Election law changes could boost Conservative MPs' campaign tools
Party scrutineers will be free to use smartphones while supervising polls
A little-noticed provision in the Conservative government's controversial bid to rewrite Canada's election laws could boost usage of a mobile campaign application developed by two backbench Conservative MPs.
Under the old law, candidate representatives or scrutineers were prohibited from using any communications device at a voting station during polling hours.
But under changes brought in by Democratic Reform Minister Pierre Poilievre last spring, scrutineers will be free to use smartphones, tablets and other mobile devices while monitoring turnout, provided they don't take photos, record audio or video, prevent an elector from casting a ballot or "violate the secrecy of the vote."
The new rules are set to come into force Dec. 19.
While this change has so far escaped widespread attention, it should come as no surprise that federal political parties are already hard at work brainstorming ways to take advantage of it when Canadians next go to the polls.
Both the New Democrats and the Liberals have been moving towards mobile-friendly, get-out-the-vote tools.
But the change will likely be met with the greatest applause by the makers of ProxiVote, a mobile app that promises to deliver "instant election day status reports for maximum advantage."
Conservative MPs credited with idea
Last spring, Jennifer Pilzecker, a former Conservative staffer turned ProxiVote adviser, touted the product in a 20-minute webinar posted to YouTube by the Manning Centre, which offers election training to conservative-minded politicos.
"What a couple of Canadian politicians — you may know them, Rod Bruinooge and Rob Clarke — came up with was something to really help on the ground," Pilzecker said.
Bruinooge and Clarke are Conservative MPs, representing Winnipeg South and Desnethé–Missinippi–Churchill River, Sask., respectively.
The video includes an extensive overview of exactly how the app could be used by party representatives monitoring the polls on election day.
"Get out the vote, is, for me, something that I think is going to revolutionize ... elections in a lot of ways, because the information we're getting on election day is real time … there's no lag time," Pilzecker explained to the virtual audience.
"We can assign scrutineers to the various polls, and we have our bingo sheets, which correspond to each registered voter."
In the video, she demonstrates how a scrutineer can use the app to check off voters on arrival.
"That information is immediately sent back to campaign headquarters, so you have that information when you're deploying calls — be they robocalls or person calls from the campaign office."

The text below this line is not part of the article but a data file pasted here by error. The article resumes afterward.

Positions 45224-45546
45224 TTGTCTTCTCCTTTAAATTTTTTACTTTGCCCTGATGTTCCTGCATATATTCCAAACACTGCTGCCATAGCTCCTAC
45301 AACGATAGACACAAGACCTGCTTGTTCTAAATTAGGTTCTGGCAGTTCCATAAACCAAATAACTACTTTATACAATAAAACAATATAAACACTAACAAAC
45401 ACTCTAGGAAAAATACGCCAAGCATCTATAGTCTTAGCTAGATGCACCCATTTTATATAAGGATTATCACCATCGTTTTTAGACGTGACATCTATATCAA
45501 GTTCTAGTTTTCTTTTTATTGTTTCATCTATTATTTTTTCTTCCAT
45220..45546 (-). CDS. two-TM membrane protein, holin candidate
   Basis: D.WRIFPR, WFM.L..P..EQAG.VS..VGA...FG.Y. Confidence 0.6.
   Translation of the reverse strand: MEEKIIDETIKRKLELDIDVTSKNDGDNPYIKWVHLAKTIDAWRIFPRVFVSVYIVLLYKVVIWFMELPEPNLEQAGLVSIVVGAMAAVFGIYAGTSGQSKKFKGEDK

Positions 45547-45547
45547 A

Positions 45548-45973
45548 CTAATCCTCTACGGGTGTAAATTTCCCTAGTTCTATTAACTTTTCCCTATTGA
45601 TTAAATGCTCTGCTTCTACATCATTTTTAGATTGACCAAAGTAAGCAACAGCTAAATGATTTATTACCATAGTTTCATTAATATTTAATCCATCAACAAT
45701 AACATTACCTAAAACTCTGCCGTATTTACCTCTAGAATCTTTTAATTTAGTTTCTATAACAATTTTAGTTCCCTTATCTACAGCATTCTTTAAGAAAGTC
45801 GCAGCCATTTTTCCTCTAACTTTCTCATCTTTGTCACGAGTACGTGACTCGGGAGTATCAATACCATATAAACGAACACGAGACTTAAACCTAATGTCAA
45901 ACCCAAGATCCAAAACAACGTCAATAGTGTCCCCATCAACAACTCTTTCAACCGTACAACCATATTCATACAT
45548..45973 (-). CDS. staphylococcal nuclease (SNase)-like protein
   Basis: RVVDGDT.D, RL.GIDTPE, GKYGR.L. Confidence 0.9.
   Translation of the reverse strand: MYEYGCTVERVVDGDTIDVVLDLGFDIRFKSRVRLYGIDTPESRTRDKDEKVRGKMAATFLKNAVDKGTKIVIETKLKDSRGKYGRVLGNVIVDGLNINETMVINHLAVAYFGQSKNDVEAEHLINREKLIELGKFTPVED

App only available to 'right-leaning' parties
The software also allows scrutineers to keep track of numbers as the results come in.
"You can add the different parties, and as the votes are coming in, you'll have an idea as to the numbers before a lot of people running against you," she said.
She also noted that ProxiVote is already being used in Canada "by a couple of political parties," and said the company is also doing some work with the Republican National Committee in the United States.
"It is only available to right-leaning, conservative ideology groups or parties, as of yet."
In response to a question from a participant, Pilzecker acknowledged that the use of tablets, smartphones and other mobile devices inside polling stations "is a bit of a grey area."
"But even if you can't, you can step outside the door, pull up the single sheet and mark people as 'voted,' and everything would be transmitted back," she pointed out.
She estimated the app would likely cost $5,000 per riding.
According to the Manning Centre website, the webinar took place on May 15, one day after the election bill was passed by the House.
The app was purportedly deployed by the Conservative campaign team during the recent Whitby-Oshawa byelection, although at that time, scrutineers would still have been barred from using devices inside polling stations.
MP's wife listed as company owner
The ProxiVote website doesn't name Bruinooge or Clarke, but simply states that "the team" behind the product "is made up of seasoned campaigners and political strategists who have built this product for helping deliver success on the right."
It also notes the app is owned by Proximity Mobile, "an indigenous company run by aboriginal CEO Chantale Bruinooge." She is married to Rod Bruinooge.
In a financial disclosure statement filed with the ethics commissioner last year, Rod Bruinooge lists his wife as the sole owner of 6317414 Manitoba — the parent company of Proximity Mobile — which he described as a "multi-player gaming company." He lists himself as a director of the company.
In his filing, Clarke states he has a "nominal interest" in 6317414 Manitoba, which he describes as a "game platform company."
Neither Clarke nor Bruinooge responded to interview requests from CBC News, nor did Poilievre.
Conservative Party spokesman Cory Hann told CBC News that ProxiVote is "an internal matter."
"We welcomed the passage of the Fair Elections Act that took steps to modernize the electoral process while making election laws tougher, clearer and easier to follow," he said in an email.
Meanwhile, though the New Democrats weren't willing to share any specific details on their plans to take advantage of the relaxed rules on smartphone and tablet use at polling stations, a party official hinted they were more than ready to take on the Tories on the mobile technology front.
The Liberals also did not respond directly to CBC's request for comment, but the party has already rolled out mobile tools to allow canvassers to send updates while door-knocking, which suggests they, too, will be joining the election day mobile data arms race next fall.
With files from Laura Payton